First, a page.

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Toddler Accountability

by in Family and Faith

Ever wondered what it would feel like to interact and live with yourself?

I promise it’s not as pleasant as you think. Just have a child. Who is a lot like you.

There’s nothing quite like watching a toddler (arguably the rawest form of humanity) act out your personality and behaviors without any regard for the situation. A two-year-old mad about a red light lasting too long is a pretty good reminder that I still have a LONG way to grow in the realm of patience. The frustration with a puzzle after 2 minutes reminds me that I’ve never been patient with myself when learning something new. Brothers yelling at each other reminds me that I need to control my temper, being long-suffering in patience and love and grace.

And there’s the way he refuses to talk to a stranger or feels overwhelmed by too many people. There’s a new-found parroting of every word I say, the singing of the music on the radio, the wanting to watch what I’m watching.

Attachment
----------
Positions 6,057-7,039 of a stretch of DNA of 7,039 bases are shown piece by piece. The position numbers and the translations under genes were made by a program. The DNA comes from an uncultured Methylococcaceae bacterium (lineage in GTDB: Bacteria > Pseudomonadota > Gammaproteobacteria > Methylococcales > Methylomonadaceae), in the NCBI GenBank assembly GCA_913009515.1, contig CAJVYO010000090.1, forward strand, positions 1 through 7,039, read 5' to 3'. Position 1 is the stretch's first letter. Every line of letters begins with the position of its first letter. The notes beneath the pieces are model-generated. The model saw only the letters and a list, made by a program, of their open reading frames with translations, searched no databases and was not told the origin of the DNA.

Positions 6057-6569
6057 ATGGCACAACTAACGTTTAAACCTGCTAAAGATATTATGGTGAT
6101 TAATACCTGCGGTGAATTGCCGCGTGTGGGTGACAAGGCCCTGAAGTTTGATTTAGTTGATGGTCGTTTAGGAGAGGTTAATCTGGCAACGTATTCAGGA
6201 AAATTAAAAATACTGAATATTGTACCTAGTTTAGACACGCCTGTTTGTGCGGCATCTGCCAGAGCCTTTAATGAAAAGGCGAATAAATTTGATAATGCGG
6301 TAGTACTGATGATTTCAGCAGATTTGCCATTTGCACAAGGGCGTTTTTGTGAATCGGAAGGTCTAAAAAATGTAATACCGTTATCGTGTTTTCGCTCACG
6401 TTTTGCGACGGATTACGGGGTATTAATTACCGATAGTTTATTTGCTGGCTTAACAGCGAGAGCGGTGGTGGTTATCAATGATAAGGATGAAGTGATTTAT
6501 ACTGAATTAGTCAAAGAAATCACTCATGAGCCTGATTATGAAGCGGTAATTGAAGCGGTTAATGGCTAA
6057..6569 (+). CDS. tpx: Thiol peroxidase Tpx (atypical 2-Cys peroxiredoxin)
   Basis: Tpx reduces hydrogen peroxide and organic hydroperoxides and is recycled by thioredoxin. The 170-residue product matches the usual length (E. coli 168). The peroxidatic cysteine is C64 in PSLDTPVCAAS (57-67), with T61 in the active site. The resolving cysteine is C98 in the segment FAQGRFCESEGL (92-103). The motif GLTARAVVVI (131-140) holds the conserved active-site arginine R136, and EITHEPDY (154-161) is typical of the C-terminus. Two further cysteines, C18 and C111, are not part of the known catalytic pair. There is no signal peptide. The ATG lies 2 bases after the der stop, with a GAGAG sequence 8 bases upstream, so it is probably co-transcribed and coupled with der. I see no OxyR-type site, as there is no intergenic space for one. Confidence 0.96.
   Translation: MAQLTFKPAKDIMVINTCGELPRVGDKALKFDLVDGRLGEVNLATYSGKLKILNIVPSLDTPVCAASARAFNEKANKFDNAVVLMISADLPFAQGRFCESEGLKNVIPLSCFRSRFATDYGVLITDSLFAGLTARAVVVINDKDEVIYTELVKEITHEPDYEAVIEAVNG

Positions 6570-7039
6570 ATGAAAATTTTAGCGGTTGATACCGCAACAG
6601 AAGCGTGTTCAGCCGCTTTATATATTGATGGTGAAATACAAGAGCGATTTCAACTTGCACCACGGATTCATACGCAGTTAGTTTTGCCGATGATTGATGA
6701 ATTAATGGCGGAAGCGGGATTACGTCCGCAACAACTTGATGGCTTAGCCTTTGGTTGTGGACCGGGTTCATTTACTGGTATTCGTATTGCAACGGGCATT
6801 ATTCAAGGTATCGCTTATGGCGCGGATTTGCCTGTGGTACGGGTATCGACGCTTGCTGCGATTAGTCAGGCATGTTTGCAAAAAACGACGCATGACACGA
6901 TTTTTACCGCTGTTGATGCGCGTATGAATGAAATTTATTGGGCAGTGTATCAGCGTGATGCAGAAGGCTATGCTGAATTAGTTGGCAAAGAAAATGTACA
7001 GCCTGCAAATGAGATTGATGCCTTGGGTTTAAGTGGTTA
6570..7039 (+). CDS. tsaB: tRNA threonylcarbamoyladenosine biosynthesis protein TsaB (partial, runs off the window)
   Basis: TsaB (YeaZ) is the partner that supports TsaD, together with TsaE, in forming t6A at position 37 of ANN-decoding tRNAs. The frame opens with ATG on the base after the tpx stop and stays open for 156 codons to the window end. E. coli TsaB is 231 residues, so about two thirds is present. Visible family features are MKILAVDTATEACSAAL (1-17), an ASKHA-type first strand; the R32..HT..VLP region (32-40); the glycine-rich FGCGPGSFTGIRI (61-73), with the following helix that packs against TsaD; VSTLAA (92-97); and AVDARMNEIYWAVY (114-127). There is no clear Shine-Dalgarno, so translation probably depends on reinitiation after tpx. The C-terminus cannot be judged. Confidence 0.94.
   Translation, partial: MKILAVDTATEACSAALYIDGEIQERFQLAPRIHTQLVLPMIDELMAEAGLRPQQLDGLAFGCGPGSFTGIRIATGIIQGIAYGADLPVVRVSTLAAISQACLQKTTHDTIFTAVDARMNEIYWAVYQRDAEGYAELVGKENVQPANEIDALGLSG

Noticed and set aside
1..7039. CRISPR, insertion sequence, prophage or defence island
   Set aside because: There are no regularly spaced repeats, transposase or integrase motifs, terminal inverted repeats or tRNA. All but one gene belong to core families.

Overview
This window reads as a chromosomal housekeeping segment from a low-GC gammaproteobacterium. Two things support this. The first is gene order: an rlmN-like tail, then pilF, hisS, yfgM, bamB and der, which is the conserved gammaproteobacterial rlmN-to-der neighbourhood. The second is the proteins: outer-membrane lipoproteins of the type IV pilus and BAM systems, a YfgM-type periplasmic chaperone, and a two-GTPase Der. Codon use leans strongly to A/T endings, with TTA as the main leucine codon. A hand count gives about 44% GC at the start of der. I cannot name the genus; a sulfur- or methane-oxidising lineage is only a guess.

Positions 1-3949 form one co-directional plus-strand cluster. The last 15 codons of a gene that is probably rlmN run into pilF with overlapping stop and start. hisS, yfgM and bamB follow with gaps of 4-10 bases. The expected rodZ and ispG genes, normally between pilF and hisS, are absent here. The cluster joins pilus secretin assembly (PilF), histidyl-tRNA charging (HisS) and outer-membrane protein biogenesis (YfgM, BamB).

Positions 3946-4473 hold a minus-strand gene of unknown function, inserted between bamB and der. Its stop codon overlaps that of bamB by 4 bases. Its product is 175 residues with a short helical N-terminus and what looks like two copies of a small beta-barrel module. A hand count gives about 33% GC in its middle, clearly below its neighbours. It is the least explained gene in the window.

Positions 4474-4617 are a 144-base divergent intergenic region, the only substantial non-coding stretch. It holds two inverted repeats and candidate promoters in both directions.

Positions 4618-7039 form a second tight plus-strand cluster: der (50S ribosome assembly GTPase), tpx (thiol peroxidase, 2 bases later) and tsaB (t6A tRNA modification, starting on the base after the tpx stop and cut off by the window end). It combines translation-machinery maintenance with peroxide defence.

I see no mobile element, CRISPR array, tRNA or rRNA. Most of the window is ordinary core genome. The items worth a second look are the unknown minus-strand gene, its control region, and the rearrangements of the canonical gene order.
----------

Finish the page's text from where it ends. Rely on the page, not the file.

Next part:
There’s nothing quite like the accountability of a child, your child.

In our house, we’re all imperfect people, and no amount of effort will change that. But being faced with the mirror of yourself in your child’s blue eyes every single day will certainly make areas of needed growth vastly more apparent.

In Christian circles, we often talk about accountability partners. This usually means meeting once a week or so and confessing your own crap.

But what if your accountability partner lived in your house? Even more since spouses do this, what if your accountability partner was a sponge watching you to learn how to handle himself and his surroundings?

Yikes.

Exactly. Talk about conviction.

All my life I’ve prayed for patience. And God said, ‘Oh just wait. I have little boys in store for you.’

And while they’re at it, they’ll be the refining fire that makes you realize that you not only need more patience but also grace, silliness, humility, confessing, and just about a million other positive attributes that you daily fail to live out.

The other day, Bronson told Ryan that he hurt his ears when he yelled at Oli. Later that day, Bronson told Oliver and I to stop fighting with each other.

Now he’s added words to his armor of conviction.

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